Few states have as many bicyclists as California. Those who prefer non-motorized, two-wheel transports can be seen traveling throughout major cities and small towns all over. It is safe to say that many of these enthusiasts prefer pedaling over operating a motor vehicle.
Bicycling in the Golden State is not without its share of detractors, though. Many motorists see bicyclists sharing the road with them as an intrusion, particularly when they don’t comply with certain rules of the road that actually keep bicycle riders safe.
Anything but a new concept
Stop-as-yield is a common and controversial maneuver where bicyclists treat a stop sign as a yield sign provided they can get across the street safely, free of oncoming motor vehicles. The recent bipartisan passage of The Bicycle Safety Stop Law (AB 122) formally makes stop-as-yield a legal maneuver in California upon the state’s governor signing the bill into law.
Stop-as-yield laws have gained acceptance since the Idaho legislature first approved a law back in 1982. The state of Delaware – which has its own “Delaware Yield” law – conducted a study that revealed a 25 percent reduction in bicycle accidents after enactment.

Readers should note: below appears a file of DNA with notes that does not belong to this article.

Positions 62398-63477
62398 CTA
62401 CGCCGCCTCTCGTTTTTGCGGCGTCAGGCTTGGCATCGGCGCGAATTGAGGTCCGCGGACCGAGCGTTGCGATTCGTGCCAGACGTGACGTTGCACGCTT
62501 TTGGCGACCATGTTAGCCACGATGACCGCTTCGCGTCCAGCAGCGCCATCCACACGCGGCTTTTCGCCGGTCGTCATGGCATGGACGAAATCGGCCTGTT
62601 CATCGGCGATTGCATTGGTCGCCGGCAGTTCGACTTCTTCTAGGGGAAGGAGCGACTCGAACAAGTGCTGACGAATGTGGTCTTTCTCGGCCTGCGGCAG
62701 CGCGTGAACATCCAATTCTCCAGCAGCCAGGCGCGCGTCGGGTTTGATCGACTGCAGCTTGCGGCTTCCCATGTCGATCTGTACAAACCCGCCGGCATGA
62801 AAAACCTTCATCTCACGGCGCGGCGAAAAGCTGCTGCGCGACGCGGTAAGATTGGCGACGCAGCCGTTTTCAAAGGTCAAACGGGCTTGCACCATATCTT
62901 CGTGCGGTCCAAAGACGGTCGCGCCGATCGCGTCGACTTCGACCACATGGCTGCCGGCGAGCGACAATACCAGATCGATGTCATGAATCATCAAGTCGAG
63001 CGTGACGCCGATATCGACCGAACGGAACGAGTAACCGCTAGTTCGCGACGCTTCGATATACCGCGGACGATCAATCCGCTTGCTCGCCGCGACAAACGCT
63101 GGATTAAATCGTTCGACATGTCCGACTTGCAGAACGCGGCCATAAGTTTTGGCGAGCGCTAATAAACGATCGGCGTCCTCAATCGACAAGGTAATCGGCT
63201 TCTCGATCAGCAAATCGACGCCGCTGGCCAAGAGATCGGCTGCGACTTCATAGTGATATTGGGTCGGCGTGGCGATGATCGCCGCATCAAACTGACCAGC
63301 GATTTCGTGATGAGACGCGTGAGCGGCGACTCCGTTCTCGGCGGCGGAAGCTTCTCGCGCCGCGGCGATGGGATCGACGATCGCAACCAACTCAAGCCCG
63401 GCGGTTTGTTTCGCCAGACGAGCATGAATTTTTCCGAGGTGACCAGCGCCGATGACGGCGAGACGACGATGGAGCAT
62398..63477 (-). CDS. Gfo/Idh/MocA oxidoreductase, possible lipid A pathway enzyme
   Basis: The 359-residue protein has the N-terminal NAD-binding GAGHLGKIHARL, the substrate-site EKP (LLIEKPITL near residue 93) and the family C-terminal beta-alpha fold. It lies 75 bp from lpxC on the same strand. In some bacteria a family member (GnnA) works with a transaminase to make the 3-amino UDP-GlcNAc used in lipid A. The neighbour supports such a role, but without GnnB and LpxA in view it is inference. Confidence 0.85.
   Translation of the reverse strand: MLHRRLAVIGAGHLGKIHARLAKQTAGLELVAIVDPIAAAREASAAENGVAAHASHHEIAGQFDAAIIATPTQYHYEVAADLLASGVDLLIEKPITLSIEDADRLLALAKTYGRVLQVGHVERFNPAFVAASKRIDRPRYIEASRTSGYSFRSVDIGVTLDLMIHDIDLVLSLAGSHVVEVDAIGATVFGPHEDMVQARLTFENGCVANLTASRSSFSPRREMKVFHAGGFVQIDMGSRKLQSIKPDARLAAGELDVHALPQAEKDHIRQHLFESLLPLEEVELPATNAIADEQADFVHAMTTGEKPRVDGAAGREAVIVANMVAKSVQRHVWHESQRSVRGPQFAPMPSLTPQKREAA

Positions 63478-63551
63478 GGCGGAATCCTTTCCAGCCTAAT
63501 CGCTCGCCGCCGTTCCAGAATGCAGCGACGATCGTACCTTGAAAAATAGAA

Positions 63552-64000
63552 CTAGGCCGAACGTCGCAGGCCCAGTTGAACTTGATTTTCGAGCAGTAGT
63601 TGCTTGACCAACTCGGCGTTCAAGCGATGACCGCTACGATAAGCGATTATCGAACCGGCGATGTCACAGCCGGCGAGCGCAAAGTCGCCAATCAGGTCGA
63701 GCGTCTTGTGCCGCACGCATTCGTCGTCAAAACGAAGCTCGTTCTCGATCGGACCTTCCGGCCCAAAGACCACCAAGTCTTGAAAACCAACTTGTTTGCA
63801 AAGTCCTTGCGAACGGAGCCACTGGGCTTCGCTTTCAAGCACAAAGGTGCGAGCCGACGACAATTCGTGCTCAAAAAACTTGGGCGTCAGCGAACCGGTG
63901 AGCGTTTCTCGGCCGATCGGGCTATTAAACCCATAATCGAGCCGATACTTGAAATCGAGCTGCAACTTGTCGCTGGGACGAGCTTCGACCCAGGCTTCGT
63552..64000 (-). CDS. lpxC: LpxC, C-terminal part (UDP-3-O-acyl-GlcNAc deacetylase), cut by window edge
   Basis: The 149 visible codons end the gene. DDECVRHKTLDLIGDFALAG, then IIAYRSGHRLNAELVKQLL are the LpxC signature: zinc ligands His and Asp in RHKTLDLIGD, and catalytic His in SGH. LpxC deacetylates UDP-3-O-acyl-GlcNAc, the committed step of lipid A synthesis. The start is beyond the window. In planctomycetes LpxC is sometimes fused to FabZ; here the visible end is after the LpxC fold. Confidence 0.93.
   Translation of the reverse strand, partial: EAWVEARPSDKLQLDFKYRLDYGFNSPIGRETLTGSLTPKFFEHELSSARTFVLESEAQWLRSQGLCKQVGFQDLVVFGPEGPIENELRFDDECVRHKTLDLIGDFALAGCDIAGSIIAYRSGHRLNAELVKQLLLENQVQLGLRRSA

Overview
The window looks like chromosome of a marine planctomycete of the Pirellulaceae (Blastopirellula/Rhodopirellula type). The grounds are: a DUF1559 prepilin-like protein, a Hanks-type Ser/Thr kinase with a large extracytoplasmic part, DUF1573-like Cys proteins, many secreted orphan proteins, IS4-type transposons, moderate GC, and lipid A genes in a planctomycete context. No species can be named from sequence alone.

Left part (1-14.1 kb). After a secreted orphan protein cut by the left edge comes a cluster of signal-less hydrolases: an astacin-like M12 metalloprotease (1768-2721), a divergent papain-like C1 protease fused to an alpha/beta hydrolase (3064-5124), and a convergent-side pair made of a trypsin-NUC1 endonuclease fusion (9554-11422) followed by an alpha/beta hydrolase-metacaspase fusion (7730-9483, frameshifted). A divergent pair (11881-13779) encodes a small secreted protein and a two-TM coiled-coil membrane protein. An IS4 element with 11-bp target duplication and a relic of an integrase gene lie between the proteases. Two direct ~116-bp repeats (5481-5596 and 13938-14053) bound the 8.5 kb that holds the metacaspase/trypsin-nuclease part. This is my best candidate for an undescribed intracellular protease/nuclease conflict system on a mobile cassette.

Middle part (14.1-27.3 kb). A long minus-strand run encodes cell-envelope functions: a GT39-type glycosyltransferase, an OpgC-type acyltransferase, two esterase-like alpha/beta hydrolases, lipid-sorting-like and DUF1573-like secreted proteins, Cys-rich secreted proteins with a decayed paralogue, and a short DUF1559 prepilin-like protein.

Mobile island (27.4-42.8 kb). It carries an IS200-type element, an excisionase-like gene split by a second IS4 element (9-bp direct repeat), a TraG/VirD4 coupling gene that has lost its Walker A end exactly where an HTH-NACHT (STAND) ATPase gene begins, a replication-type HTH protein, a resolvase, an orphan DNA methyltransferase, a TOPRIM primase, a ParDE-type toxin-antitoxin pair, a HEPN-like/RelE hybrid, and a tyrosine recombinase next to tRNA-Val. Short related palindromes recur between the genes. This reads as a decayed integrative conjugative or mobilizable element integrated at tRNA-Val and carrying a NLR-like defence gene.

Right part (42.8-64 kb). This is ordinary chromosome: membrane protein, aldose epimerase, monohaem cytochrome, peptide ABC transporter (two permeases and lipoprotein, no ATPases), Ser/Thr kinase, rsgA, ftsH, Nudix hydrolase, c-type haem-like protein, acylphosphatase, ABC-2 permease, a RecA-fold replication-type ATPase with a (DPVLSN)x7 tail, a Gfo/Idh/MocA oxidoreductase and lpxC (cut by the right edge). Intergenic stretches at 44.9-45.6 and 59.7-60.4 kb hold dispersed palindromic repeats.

Additional studies revealed that mandating complete stops does not in itself increase or decrease accidents. In fact, pausing travel due to stop signs only slows down bicycle travel and forces the rider to exert more energy, causing fatigue that could itself lead to a collision with another vehicle.
Concern does surround bicyclists – particularly children – who could start habitually running stop signs. Awareness campaigns are paramount to keep all road travelers safe. Accidents caused by negligent acts by someone on a bicycle or in a motor vehicle may require the help of a personal injury attorney.